The public face

At the outset, the Trump administration was tight-lipped in response to Khashoggi’s disappearance. Eventually, the White House expressed concern while ruling out a suspension of weapons sales to the kingdom. Trump said he was concerned at the reports of what had happened to Khashoggi. But the president also said he’d been assured that the Saudis knew nothing about it. He later suggested that “rogue” elements may have been behind the alleged killing. In an interview with the Associated Press on Tuesday, Trump appeared to compare the allegations of murder against Saudi Arabia to those of sexual assault made against Supreme Court Justice Brett Kavanuagh. The U.S. State Department, for its part, called for a full and transparent investigation into Khashoggi’s disappearance.  

This week, Trump dispatched Secretary of State Mike Pompeo to Riyadh and Turkey, and urged caution before rushing to conclusions while the Saudis completed their investigation. After Pompeo’s visit to Riyadh on Tuesday, the secretary told reporters: “I don’t want to talk about any of the facts. They didn’t want to either, in that they want to have the opportunity to complete this investigation in a thorough way.” Those remarks came after he was photographed smiling with the Saudi crown prince, adding to the criticism that the Trump administration simply wants this story to go away. “Nonverbal signals matter,” Sherman said. “Secretary Pompeo’s lighthearted, grinning meeting with the crown prince conveyed acquiescence and acceptance, [of the Saudi version of events] not tough talk and a search for the truth.”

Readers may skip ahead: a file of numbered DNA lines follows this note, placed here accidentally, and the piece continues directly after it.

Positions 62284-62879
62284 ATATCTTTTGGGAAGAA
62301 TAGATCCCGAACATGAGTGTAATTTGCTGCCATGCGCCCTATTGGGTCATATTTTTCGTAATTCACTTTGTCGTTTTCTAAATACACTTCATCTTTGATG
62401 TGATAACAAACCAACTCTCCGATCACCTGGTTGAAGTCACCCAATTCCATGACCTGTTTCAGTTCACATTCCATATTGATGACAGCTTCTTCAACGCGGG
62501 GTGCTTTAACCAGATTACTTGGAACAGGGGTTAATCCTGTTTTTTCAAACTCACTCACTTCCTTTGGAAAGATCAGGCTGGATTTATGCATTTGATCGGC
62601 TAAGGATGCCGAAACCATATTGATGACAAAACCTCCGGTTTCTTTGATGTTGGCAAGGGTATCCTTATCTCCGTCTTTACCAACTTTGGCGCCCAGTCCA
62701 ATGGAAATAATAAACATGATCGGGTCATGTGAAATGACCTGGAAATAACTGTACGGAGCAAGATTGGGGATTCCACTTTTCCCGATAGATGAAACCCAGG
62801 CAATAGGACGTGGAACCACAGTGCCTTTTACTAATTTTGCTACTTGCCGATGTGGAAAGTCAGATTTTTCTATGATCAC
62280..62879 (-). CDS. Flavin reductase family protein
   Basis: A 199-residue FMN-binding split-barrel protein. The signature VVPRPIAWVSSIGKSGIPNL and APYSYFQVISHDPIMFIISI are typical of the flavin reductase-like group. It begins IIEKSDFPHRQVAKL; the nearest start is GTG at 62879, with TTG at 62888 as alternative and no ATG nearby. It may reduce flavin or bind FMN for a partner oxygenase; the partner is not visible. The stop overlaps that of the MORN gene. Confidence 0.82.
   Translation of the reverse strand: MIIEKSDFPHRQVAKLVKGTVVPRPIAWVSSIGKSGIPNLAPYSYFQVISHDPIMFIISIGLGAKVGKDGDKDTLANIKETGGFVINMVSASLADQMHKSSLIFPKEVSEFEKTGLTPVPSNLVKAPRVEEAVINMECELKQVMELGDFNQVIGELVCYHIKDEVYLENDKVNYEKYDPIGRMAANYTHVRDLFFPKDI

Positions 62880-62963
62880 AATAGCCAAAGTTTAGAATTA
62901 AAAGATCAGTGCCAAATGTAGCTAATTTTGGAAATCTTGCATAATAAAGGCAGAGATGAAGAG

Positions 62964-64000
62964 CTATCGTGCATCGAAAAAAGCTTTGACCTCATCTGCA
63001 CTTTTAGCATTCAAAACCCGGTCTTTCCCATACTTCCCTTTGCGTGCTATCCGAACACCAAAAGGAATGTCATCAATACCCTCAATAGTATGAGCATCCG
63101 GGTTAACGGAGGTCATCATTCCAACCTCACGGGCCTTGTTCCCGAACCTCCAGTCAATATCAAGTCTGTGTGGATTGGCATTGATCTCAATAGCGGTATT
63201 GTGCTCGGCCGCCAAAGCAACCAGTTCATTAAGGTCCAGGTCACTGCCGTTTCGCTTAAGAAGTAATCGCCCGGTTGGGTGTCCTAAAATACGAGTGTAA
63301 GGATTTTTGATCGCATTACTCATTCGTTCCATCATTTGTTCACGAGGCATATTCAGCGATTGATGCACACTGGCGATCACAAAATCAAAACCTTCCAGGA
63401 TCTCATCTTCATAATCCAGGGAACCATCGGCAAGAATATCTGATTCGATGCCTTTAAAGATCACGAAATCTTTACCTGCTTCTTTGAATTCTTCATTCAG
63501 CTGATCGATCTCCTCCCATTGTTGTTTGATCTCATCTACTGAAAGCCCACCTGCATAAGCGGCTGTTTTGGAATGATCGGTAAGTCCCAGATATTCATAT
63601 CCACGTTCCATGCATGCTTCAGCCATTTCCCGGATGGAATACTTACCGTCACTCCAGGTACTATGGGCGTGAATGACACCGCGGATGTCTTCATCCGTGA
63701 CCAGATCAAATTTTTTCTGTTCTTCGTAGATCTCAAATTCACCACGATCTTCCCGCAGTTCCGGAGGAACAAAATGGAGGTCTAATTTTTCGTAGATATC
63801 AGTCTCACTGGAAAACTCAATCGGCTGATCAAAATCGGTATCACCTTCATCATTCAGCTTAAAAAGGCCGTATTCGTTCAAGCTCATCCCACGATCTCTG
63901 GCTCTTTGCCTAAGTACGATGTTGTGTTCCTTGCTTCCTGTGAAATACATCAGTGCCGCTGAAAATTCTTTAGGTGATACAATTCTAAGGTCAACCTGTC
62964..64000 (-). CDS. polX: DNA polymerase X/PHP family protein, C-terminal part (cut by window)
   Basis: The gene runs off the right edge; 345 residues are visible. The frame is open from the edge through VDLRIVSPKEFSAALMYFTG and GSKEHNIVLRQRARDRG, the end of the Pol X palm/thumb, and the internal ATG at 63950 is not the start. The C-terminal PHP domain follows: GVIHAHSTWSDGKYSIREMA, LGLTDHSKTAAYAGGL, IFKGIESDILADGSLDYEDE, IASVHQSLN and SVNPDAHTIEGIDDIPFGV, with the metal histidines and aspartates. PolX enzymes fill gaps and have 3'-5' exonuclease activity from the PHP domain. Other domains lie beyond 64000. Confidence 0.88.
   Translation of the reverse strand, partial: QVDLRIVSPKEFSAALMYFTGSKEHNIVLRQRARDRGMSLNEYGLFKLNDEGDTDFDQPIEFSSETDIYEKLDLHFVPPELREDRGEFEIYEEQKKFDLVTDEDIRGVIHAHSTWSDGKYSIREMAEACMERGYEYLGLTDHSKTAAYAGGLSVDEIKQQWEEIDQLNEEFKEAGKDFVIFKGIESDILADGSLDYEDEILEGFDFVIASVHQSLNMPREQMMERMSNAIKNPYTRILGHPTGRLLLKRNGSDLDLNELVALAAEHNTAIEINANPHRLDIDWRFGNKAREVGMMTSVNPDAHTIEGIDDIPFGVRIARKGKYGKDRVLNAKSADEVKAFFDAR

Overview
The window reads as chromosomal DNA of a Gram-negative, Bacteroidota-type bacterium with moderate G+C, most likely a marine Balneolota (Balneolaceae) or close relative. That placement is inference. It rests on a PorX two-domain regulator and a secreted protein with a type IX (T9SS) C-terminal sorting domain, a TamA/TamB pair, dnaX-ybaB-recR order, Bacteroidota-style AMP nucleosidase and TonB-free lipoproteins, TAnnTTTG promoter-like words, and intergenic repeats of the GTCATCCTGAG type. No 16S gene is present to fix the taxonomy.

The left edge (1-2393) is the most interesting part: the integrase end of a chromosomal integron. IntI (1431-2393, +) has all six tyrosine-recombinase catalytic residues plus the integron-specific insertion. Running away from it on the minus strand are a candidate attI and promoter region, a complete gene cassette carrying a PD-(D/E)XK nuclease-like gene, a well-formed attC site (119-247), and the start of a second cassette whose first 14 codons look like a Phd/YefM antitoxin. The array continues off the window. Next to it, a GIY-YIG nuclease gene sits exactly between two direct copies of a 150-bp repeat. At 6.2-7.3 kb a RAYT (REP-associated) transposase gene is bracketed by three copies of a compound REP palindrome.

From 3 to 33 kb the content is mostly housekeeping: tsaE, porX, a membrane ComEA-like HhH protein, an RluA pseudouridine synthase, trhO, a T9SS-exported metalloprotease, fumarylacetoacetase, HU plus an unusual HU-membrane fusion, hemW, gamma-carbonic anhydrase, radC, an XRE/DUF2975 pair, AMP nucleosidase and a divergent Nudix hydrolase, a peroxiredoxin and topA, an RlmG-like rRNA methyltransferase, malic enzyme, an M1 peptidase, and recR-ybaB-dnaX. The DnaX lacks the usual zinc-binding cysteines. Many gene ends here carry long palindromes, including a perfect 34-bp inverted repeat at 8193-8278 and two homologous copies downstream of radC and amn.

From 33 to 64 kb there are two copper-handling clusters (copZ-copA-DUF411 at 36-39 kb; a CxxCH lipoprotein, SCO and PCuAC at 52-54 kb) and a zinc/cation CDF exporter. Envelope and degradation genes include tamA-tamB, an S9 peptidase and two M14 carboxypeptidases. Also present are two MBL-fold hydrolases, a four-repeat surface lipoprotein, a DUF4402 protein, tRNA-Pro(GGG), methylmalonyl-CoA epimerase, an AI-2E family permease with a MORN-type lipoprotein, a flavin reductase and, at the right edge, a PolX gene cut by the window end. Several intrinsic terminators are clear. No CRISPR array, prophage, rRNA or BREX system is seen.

Sherman added that Trump himself had made it clear he doesn’t want to undermine the relationship with Saudi Arabia in any way. “The irony is that he has not only not made progress here, he has deepened, I think, the crisis for himself, and he’s given Iran a step up inadvertently,” Sherman said. “This is not a good example on how to handle these situations."  

The out

Ultimately, any resolution of this crisis will have to placate the Saudis, Turkey, and the U.S. Congress, while preserving U.S. interests in the kingdom. Already, news reports suggest that the Saudi investigation will find that prominent rogue elements carried out the alleged killing, and that the crown prince was unaware of what happened to Khashoggi.

“That will probably be part of the diplomatic way forward to try and create a track that allows Western governments to maintain the intimacy of relations with Saudi Arabia and lock in associated economic and strategic interests while allowing them to simultaneously point a finger at those responsible,” said Julien Barnes-Dacey, who is the director of the Middle East and North Africa program at the European Council on Foreign Relations. “The question is where [Crown Prince Mohammed bin Salman] fits into this mix—and that’s probably the critical issue that is hanging over this entire saga, given the increasingly apparent linkages between those who are alleged to have been involved in the murder and MbS himself.”